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About Us

Indulkana Community

The community of Indulkana is located in the far north east of South Australia in the Anangu Pitjantjatjara Yankunytjatjara (APY) Lands. Indulkana is situated close to the Stuart Highway, approximately 400km south of Alice Springs.

The community was established in the nineteen sixties after the land was returned to the traditional owners. Many Anangu came to the community after years of employment on neighbouring cattle stations where they had worked as stockmen and station hands.

The first settlement in the community was along the banks of the Iwantja Creek and gradually, as the population expanded, houses and amenities were built closer to the ridge at the edge of the Indulkana Ranges.

Today Indulkana is home to approximately three hundred Anangu, with the two major language groups in the region being Yankunytjatjara and Pitjantjatjara.

Photo of Indulkana CommunityPhoto of Bush TripsPhoto of Indulkana Community

Iwantja Arts

Iwantja Arts takes its name from the Iwantja Creek where the community was first established. A large native gum growing in the creek bed marks the resting place and dreaming site of the Tjurki (owl) and tells the story of his journey through country.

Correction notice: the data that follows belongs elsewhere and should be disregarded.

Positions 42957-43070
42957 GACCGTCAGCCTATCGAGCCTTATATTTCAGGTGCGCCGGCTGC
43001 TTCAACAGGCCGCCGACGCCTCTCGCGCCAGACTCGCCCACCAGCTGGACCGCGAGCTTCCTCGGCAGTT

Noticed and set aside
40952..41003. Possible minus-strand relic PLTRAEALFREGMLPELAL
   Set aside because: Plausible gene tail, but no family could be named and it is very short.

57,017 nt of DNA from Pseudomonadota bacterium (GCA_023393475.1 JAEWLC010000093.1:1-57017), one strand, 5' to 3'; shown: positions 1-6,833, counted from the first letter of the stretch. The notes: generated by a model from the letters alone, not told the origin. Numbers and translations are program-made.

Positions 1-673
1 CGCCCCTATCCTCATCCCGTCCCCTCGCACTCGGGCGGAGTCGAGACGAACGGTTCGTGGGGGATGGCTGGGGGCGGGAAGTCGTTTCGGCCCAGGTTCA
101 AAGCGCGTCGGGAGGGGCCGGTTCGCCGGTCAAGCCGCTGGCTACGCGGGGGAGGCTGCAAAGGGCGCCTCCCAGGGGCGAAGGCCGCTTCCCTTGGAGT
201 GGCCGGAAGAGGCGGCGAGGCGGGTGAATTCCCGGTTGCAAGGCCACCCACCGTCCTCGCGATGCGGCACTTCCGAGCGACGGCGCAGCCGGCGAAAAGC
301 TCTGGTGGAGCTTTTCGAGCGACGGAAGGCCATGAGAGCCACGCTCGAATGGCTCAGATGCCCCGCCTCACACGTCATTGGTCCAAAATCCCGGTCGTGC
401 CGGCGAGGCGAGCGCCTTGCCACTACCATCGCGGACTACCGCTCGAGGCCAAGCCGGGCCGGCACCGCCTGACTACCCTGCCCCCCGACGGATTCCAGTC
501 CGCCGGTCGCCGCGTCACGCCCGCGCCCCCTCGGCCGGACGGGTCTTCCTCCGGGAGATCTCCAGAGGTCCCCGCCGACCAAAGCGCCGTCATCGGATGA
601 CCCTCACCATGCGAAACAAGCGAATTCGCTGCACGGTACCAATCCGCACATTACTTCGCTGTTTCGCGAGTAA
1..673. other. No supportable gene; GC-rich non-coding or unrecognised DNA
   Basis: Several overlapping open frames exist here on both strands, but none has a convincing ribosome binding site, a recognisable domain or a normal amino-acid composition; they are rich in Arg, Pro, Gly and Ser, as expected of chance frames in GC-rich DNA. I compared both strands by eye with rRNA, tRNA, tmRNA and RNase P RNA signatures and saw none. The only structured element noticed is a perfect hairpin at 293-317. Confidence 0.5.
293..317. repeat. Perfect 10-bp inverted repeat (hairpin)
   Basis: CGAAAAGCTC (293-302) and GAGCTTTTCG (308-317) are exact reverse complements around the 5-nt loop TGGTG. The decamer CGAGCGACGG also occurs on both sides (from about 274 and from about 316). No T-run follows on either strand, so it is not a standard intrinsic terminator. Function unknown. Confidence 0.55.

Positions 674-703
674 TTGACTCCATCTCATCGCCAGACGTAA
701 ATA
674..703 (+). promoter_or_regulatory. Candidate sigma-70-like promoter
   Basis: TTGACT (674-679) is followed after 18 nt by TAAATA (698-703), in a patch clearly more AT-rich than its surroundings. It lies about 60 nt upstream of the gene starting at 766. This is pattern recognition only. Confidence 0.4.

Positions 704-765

Initially used as a community centre, the building provided temporary accommodation for small family groups, catering meals for students and elderly community members. The space was then transformed into a craft centre focusing on fabric dyeing, jewellery making, and tjanpi (spinifex grass) weaving.

In the early nineteen eighties, artists Alec Baker and Sadie Singer drove south through the red desert, first to Adelaide and then to Canberra. There they advocated for the development and funding for facilities to establish a contemporary arts centre, which would support a printmaking workshop and several painting studios.

Iwantja Arts has a rich history of printmaking, with many of the first limited edition prints now held in the collections of the South Australian Museum and National Gallery of Australia. Printmaking continues to be a fundamental art form, with studio artists producing work in both relief and intaglio mediums.

Today the art centre continues to support innovative studio artists working across a variety of mediums, encompassing both individual and collaborative contemporary arts practice. Artworks from Iwantja Arts are held in many private and public collections throughout Australia and internationally.

Iwantja Arts is a not for profit, Aboriginal owned and run corporation managed by a board of directors. Through strong governance, the art centre encourages and fosters artistic excellence and cultural development within the community by providing opportunities, training, and career development for artists.

Photographer Credits

Professional photography by Alex Craig and Rhett Hammerton  
Additional photos by Vicki Cullinan, Dianne Robinson and Rosalind Tjanyari